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Fewer fatal crashes in Nevada but yearly mark still above 2017

After six months of increases in fatal crashes throughout the state, November brought a welcome dip in deadly wrecks on Nevada roads.

Last month 17 fatal crashes took place on state roads, a 35 percent decrease over the same month last year, resulting in 19 fatalities, compared with 26 in 2017, the state Office of Traffic Safety reported Dec. 7.

Clark County was in line with the state numbers, seeing a 20 percent decrease year-over-year, with 12 fatal crashes last month, down from 15 in November 2017.

The decline came in a month where traditionally there has been an increase because of the Thanksgiving holiday, officials said.

“Historically, November is a month that trends up in Nevada,” said Andrew Bennett, spokesman with the Department of Public Safety. “We would like to attribute some of this decrease to the ongoing education and enforcement around DUI that we started in late October, but it’s difficult to point out specifically what caused the decrease.”

Since the enforcement started on Oct. 24, the DUI strike team, made up of Metropolitan Police Department officers and Nevada Highway Patrol troopers, has arrested 155 suspected DUI drivers.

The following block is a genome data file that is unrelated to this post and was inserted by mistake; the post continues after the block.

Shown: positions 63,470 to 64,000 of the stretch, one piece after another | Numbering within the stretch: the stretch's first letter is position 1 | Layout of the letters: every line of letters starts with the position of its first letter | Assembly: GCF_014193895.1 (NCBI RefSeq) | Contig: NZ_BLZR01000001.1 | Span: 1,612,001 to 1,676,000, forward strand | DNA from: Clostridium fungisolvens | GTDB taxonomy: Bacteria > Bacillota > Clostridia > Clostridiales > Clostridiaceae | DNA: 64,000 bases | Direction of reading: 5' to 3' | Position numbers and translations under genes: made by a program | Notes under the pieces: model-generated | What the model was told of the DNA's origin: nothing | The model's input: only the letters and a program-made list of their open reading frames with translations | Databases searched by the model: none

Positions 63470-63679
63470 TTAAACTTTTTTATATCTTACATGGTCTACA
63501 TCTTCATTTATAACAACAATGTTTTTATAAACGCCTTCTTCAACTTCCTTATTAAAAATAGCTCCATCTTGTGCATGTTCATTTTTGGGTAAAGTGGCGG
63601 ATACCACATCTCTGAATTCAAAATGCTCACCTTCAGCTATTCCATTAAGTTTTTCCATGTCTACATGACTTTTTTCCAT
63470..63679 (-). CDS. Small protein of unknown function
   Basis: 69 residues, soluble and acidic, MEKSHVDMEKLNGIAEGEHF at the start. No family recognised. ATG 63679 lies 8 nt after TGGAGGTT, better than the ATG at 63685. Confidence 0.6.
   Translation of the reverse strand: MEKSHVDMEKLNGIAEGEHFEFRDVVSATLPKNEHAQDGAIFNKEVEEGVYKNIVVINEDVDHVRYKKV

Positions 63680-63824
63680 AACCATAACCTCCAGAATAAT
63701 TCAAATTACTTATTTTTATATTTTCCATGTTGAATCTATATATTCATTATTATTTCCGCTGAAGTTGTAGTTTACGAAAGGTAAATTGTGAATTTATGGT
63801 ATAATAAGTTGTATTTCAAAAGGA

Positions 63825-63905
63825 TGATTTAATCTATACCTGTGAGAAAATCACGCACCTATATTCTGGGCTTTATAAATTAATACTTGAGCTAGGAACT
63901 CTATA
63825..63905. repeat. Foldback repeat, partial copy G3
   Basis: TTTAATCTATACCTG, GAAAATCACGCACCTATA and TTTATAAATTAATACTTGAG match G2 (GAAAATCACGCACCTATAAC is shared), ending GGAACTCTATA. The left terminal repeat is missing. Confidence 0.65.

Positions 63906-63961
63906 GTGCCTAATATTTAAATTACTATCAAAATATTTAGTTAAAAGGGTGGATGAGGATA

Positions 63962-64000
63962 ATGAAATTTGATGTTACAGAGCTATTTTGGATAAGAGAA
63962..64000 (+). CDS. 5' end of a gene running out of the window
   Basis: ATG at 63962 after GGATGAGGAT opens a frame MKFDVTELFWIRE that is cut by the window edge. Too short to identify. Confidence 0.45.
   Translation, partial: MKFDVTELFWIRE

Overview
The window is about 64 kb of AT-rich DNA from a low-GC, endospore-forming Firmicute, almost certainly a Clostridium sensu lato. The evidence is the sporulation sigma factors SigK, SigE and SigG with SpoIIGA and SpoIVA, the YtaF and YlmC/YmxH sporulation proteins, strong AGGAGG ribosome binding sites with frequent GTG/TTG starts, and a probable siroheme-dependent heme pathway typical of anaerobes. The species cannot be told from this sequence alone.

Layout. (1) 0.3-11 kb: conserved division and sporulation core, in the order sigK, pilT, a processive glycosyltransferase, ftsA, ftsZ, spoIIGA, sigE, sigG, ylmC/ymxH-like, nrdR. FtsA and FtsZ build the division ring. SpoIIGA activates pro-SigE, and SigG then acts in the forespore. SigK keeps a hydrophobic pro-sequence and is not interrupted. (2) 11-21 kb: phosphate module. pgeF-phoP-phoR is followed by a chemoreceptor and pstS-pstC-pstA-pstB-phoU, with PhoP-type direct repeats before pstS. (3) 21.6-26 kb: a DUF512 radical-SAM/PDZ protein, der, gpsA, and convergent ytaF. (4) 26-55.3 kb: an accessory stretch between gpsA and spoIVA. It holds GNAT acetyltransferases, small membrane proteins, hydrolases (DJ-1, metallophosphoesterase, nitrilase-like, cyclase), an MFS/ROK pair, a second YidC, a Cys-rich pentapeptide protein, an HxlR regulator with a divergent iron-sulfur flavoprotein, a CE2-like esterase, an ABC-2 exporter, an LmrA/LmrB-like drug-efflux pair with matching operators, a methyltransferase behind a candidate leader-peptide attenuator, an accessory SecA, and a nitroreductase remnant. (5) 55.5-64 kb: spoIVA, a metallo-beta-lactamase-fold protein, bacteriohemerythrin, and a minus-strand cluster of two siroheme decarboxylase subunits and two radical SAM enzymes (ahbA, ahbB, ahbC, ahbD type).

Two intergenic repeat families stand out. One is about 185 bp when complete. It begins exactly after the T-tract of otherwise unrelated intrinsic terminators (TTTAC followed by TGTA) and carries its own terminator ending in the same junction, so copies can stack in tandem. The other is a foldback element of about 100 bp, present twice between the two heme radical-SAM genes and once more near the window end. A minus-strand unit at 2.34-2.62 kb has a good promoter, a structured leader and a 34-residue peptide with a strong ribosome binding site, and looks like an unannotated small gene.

For the year, both the state and the Las Vegas Valley are above last year’s fatal counts, with 306 fatalities on the road in Nevada and 208 in Clark County. Those numbers represent a 6.3 percent increase statewide and a 9.5 percent increase in Clark County.

Despite the rise overall, the decreased November numbers have the Department of Public Safety hoping to see a similar trend through the holiday season and into the end of the year.

“We are glad to see the numbers head in the right direction and we hope to see another decrease in December,” Bennett said. “For motorists, have a sober ride. Between ride-share, public transportation and sober friends, we need to make sure everyone gets from point A to point B safely.”

The department also encourages motorists to call 911 or NHP to report suspected impaired drivers. “It might save a life,” Bennett said.

Auto-pedestrian deaths are down by 20 percent statewide and by 8 percent in Clark County at this point last year. The decrease is a welcome sight, especially to Clark County residents, as the 78 pedestrian fatalities last year marked 2017 as the deadliest on record for pedestrians.

With 57 pedestrian deaths already recorded and an average of just over five pedestrian deaths per month this year on valley roads, 2018 is on track to at least tie as the second deadliest on record.

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